It is during the viceroyalty of Shaista Khan that we get another of those brief illuminating glimpses of Eastern Bengal from the pen of a European traveler writing at first hand. Francois Bernier, visiting Bengal in 1666, cannot say enough in praise of its wonderful fertility and abundance. 1 You may there have almost for nothing three or four kinds of legumes,’ he writes, ‘which together with rice and butter are the most usual food of the meaner people; and for a Koupy, which is about half a crown, you may have twenty good pullets and more: geese and ducks in proportion. There is also plenty of many kinds of fish, both fresh and salt; and, in a word, Bengale is a country abounding in all things.’ Apparently there was a proverb in those days among the Portuguese, English, and Dutch, to the effect that there were a hundred open gates to enter into the kingdom of Bengal, and not one to come away again. ‘As to the commodities of great value, and which draw the commerce of strangers thither, I know not,’ continues Bernier, ‘whether there be a country in the world that affords more and greater variety: for besides the sugar I have spoken of, which may be numbered among the commodities of value, there is such store of cottons and silks, that it may be said, that Bengale is as ’twere the general magazine thereof, not only for Indostan or the empire of the Great Mogol, but also for all the circumjacent kingdoms, and for Europe itself. I have sometimes stood amazed at the vast quantity of cotton-cloth of all sorts, fine and others, tinged and white, which the Hollanders alone draw from thence and transport into many places, especially into Japan and Europe; not to mention what the English, Portingal and Indian merchants carry away from those ports. The like may be said of the silks and silk-stuffs of all sorts: one would not imagine the quantity that is hence transported every year.’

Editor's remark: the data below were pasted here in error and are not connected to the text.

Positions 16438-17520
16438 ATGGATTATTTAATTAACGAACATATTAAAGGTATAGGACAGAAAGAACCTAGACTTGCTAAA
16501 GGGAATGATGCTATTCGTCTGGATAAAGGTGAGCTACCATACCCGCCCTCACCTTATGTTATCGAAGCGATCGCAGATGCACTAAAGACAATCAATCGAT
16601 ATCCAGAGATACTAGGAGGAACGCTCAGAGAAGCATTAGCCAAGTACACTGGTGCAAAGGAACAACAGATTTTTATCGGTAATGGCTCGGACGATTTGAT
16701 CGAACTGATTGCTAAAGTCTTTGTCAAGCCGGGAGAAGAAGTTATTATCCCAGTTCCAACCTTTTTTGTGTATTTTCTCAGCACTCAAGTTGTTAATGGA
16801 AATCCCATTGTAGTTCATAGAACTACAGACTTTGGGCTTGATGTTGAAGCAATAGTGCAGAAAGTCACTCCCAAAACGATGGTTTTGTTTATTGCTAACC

Though Bernier never made his way as far east as Dacca, the waterways along which he travelled at the head of the Bay are typical of those of Eastern Bengal. He speaks of the country as of ‘incomparable beauty,’ very fertile, ‘filled with fruit-bearing trees and all sorts of verdure, and interlaced with a thousand little channels which you cannot see the end of, as if they were so many water-mails all covered with trees.’ Though here and there the banks were well cultivated, for miles dense jungle covered the lands on either side, with ‘no other inhabitants but tigers, and gazelles, and hoggs, and poultry grown wild.’ Tigers then, as for many years afterwards, constituted a continual source of danger to travelers in Eastern Bengal. ‘For there are now and then men surprised,’ writes Bernier, ‘and I have heard it said that tigers have been so bold as to come into the boats and to carry away men that were asleep, choosing the biggest and fattest of them, if one may believe the watermen of the county. ‘In spite of many dangers by the way, Bernier could ‘not be satisfied with beholding such beautiful countries,’ even although he writes that ‘in the meantime my trunk and all my baggage was wet, my pullets dead, my fish spoiled, and all my biscuit drunk with water.’

Of the climate, however, Bernier does not speak so favourably. ‘It cannot be denied that the air, in regard to strangers,’ he writes in his own delightfully quaint, inimitable style, ‘is not so healthy there, especially near the sea: and when the English and Hollanders first came to settle there many of them dyed. Yet since the time that they have taken care and made orders that their people shall not drink so much Botdeponges, nor go so often to visit the seller of arac and tobacco; and since they have found that a little wine of Bourdeaux, Canary or Chiras is a marvellous antidote against the ill air, there is not so much sickness amongst them, nor do they lose so many men. Boitleponge is a certain beverage made of arac, that is of strong water, black sugar, with the juice of limon water, and a little muscadine upon it; which is pleasant enough to the taste, but a plague to the body and to health.’

Another French traveler actually visited Dacca itself about this time, and he has left on record a brief account of his visit. Jean Baptiste Tavernier, travelling a portion of the way across India with Bernier, with whom he parted company at Patna, arrived in Dacca on January 13, 1666. He had met Shaista Khan before at Ahmadabad, when the latter was Governor of Gujarat, and he gives elsewhere an amusing account of a pecuniary transaction between them, which he ends with the sad reflection that ‘this Prince who is otherwise magnificent and generous, shows himself a stern economist in matters of purchase.’ In Dacca, however, things went more smoothly. He speaks of Shaista Khan as ‘the uncle of King Aurungzeb, and the cleverest man in all his kingdom,’ and proceeds to relate his dealings with him.